Training Neural Networks

Backpropagation is the most common training algorithm for neural networks. It makes gradient descent feasible for multi-layer neural networks. TensorFlow handles backpropagation automatically, so you don't need a deep understanding of the algorithm. To get a sense of how it works, walk through the following: Backpropagation algorithm visual explanation. As you scroll through the preceding explanation, note the following:

  • How data flows through the graph.
  • How dynamic programming lets us avoid computing exponentially many paths through the graph. Here "dynamic programming" just means recording intermediate results on the forward and backward passes.

Training Neural Nets

  • Gradients are important
    • If it's differentiable, we can probably learn on it
  • Gradients are important
    • If it's differentiable, we can probably learn on it
  • Gradients can vanish
    • Each additional layer can successively reduce signal vs. noise
    • ReLus are useful here
  • Gradients are important
    • If it's differentiable, we can probably learn on it
  • Gradients can vanish
    • Each additional layer can successively reduce signal vs. noise
    • ReLus are useful here
  • Gradients can explode
    • Learning rates are important here
    • Batch normalization (useful knob) can help
  • Gradients are important
    • If it's differentiable, we can probably learn on it
  • Gradients can vanish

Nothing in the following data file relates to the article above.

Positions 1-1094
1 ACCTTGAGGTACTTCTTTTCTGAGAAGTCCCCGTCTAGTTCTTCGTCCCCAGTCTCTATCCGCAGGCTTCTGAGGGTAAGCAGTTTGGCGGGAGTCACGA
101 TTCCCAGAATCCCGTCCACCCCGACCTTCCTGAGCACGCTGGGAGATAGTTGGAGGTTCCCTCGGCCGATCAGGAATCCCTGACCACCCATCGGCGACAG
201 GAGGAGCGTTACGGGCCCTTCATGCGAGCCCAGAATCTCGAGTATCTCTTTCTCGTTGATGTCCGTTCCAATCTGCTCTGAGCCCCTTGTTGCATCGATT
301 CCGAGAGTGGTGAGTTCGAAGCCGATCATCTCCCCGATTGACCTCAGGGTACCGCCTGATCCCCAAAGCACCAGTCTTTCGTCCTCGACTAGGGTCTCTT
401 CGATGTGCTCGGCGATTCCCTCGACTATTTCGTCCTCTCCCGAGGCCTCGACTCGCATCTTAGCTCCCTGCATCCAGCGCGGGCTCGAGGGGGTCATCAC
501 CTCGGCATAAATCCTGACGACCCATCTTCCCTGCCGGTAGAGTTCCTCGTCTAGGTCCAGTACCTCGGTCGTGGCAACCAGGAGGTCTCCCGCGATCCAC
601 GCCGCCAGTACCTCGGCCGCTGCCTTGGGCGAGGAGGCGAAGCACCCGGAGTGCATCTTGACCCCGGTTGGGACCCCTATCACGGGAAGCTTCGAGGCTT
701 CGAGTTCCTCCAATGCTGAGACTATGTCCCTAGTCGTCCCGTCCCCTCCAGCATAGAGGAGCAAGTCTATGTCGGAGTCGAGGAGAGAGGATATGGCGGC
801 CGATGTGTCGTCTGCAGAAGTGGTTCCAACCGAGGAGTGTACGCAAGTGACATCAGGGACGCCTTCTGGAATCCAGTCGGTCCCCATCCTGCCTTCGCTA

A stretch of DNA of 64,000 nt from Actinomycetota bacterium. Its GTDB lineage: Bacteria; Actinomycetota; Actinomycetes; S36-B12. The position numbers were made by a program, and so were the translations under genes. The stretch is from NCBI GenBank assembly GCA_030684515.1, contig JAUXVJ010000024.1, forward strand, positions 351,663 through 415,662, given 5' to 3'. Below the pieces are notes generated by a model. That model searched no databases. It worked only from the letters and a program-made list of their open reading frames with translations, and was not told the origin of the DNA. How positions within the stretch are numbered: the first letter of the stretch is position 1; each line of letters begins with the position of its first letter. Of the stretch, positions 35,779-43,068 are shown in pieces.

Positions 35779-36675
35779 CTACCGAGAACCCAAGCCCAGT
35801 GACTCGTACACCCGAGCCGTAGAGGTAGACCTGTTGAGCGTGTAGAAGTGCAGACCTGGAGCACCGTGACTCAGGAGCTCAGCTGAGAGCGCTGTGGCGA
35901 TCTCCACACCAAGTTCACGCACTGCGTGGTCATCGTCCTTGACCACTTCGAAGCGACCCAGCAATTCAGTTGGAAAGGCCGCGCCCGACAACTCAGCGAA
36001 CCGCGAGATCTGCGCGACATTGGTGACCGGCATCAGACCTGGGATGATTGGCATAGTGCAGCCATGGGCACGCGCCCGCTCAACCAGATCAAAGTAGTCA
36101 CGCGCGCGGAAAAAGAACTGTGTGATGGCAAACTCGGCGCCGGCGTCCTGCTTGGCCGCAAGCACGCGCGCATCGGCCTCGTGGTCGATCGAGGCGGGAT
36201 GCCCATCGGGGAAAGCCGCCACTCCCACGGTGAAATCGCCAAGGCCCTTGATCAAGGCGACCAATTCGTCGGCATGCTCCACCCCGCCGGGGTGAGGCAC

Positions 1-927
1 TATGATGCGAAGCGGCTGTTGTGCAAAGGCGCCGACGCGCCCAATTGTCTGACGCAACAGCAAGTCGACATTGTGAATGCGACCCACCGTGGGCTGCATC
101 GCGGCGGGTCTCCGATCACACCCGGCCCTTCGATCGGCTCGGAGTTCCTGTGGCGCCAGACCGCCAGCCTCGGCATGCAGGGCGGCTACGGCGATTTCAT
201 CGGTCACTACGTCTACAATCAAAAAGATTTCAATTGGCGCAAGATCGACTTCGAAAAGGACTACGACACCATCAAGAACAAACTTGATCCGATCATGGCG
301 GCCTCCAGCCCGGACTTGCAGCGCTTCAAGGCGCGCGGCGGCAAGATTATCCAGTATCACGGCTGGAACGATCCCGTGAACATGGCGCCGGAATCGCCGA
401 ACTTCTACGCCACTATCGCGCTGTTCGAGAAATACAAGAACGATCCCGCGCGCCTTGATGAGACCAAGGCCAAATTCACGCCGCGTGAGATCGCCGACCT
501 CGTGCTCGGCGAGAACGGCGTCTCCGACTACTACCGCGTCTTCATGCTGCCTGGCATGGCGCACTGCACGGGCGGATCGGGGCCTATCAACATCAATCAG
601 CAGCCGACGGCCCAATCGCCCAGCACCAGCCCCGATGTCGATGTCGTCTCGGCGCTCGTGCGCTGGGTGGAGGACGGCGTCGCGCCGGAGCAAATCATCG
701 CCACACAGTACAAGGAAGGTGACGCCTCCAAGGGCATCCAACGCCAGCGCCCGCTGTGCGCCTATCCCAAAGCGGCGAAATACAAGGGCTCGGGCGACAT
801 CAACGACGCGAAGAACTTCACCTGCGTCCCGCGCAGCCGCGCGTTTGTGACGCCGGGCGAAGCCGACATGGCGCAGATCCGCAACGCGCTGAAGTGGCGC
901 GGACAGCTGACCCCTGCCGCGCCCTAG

• Each additional layer can successively reduce signal vs. noise
    • ReLus are useful here
  • Gradients can explode
    • Learning rates are important here
    • Batch normalization (useful knob) can help
  • ReLu layers can die
    • Keep calm and lower your learning rates
  • We'd like our features to have reasonable scales
    • Roughly zero-centered, [-1, 1] range often works well
    • Helps gradient descent converge; avoid NaN trap
    • Avoiding outlier values can also help
  • Can use a few standard methods:
    • Linear scaling
    • Hard cap (clipping) to max, min
    • Log scaling
  • Dropout: Another form of regularization, useful for NNs
  • Works by randomly "dropping out" units in a network for a single gradient step
    • There's a connection to ensemble models here
  • The more you drop out, the stronger the regularization
    • 0.0 = no dropout regularization
    • 1.0 = drop everything out! learns nothing
    • Intermediate values more useful

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Machine Learning Crash Course